In his later years he referred to a "cosmic religious feeling" that permeated and sustained his scientific work. In 1954, a year before his death, he spoke of wishing to "experience the universe as a single cosmic whole". He was also fond of using religious flourishes, in 1926 declaring that "He [God] does not throw dice" when referring to randomness thrown up by quantum theory.

His position on God has been widely misrepresented by people on both sides of the atheism/religion divide but he always resisted easy stereotyping on the subject.
"Like other great scientists he does not fit the boxes in which popular polemicists like to pigeonhole him," said Brooke. "It is clear for example that he had respect for the religious values enshrined within Judaic and Christian traditions ... but what he understood by religion was something far more subtle than what is usually meant by the word in popular discussion."

Despite his categorical rejection of conventional religion, Brooke said that Einstein became angry when his views were appropriated by evangelists for atheism. He was offended by their lack of humility and once wrote. "The eternal mystery of the world is its comprehensibility."


 

What He Wrote  



The God delusion: Einstein calls God 'nothing more than the expression of human weaknesses' in the 1954 letter


An abridgement of the letter from Albert Einstein to Eric Gutkind from Princeton in January 1954, translated from German by Joan Stambaugh.

... I read a great deal in the last days of your book, and thank you very much for sending it to me. What especially struck me about it was this. With regard to the factual attitude to life and to the human community we have a great deal in common.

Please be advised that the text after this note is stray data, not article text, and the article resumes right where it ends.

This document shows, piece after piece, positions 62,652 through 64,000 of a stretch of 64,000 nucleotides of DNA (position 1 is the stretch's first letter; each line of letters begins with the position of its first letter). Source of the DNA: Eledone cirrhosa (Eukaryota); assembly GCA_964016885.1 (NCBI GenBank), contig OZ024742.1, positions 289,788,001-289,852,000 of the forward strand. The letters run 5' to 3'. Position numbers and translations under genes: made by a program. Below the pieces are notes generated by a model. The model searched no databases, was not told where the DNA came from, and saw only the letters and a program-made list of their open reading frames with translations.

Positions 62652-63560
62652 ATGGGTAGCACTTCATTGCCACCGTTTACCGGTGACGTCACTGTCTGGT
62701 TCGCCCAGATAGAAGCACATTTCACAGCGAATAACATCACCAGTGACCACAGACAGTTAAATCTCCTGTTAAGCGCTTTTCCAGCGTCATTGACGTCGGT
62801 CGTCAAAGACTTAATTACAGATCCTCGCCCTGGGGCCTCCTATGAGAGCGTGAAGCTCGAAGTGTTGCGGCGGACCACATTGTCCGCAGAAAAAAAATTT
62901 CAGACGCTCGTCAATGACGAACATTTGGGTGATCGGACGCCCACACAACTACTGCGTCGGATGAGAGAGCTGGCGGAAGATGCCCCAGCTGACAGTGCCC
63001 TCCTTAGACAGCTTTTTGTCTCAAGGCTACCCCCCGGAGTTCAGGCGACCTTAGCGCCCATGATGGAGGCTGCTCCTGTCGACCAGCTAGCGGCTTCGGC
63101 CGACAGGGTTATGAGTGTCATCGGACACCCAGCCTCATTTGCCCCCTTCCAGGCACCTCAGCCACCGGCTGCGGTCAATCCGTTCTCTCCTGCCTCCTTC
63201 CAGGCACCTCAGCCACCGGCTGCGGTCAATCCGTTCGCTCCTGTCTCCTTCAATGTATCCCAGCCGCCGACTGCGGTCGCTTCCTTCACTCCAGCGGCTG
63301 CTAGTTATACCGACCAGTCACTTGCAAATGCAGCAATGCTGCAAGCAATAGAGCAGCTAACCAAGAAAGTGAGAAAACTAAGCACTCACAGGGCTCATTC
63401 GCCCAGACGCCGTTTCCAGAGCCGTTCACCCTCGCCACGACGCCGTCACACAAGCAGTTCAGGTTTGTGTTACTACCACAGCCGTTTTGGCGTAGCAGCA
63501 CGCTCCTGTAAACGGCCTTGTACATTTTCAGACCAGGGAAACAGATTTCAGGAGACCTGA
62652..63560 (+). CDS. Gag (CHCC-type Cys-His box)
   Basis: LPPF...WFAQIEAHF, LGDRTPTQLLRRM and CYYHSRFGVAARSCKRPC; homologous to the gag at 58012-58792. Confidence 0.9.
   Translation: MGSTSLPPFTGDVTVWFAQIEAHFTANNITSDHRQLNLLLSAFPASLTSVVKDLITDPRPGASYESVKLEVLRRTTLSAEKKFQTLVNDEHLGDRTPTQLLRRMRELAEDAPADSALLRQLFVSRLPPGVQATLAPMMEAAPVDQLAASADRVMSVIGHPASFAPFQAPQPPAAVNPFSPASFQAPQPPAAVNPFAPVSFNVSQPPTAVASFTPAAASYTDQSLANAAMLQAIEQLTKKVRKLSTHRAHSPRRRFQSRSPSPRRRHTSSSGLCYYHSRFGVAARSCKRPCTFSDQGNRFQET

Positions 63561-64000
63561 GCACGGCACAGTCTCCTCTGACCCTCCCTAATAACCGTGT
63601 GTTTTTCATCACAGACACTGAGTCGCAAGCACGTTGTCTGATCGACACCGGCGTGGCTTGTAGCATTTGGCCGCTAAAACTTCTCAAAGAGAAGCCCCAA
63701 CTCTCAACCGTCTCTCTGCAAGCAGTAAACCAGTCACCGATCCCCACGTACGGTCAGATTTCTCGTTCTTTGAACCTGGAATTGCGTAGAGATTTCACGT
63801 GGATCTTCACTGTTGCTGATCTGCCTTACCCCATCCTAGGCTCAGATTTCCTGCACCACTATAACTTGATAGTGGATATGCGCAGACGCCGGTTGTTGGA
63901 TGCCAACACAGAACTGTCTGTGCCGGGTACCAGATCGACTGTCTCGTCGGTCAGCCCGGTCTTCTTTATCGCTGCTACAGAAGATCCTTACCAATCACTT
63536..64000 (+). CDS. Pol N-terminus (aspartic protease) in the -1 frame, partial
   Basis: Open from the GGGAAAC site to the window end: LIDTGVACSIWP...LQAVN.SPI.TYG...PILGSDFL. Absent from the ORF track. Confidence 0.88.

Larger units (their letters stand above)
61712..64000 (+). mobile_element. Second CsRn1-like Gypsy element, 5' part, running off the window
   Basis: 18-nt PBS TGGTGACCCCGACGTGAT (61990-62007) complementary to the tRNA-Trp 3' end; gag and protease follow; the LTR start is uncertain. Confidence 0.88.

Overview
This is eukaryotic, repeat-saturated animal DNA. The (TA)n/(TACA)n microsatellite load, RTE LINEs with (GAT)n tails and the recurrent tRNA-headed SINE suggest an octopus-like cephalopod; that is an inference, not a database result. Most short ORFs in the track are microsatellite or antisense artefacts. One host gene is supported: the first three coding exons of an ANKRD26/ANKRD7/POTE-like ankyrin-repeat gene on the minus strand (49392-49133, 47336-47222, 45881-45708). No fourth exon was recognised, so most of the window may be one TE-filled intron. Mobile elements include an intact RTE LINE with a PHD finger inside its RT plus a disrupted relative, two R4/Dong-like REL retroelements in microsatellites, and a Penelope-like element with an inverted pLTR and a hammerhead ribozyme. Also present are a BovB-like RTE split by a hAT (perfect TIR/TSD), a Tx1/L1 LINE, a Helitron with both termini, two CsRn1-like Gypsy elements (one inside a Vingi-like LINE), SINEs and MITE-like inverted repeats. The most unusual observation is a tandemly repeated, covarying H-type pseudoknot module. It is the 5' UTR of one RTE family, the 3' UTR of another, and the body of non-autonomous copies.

... The word God is for me nothing more than the expression and product of human weaknesses, the Bible a collection of honourable, but still primitive legends which are nevertheless pretty childish. No interpretation no matter how subtle can (for me) change this. These subtilised interpretations are highly manifold according to their nature and have almost nothing to do with the original text.

For me the Jewish religion like all other religions is an incarnation of the most childish superstitions. And the Jewish people to whom I gladly belong and with whose mentality I have a deep affinity have no different quality for me than all other people. As far as my experience goes, they are also no better than other human groups, although they are protected from the worst cancers by a lack of power. Otherwise I cannot see anything 'chosen' about them.

In general I find it painful that you claim a privileged position and try to defend it by two walls of pride, an external one as a man and an internal one as a Jew. As a man you claim, so to speak, a dispensation from causality otherwise accepted, as a Jew the privilege of monotheism. 

But a limited causality is no longer a causality at all, as our wonderful Spinoza recognized with all incision, probably as the first one. And the animistic interpretations of the religions of nature are in principle not annulled by monopolisation. With such walls we can only attain a certain self-deception, but our moral efforts are not furthered by them. On the contrary.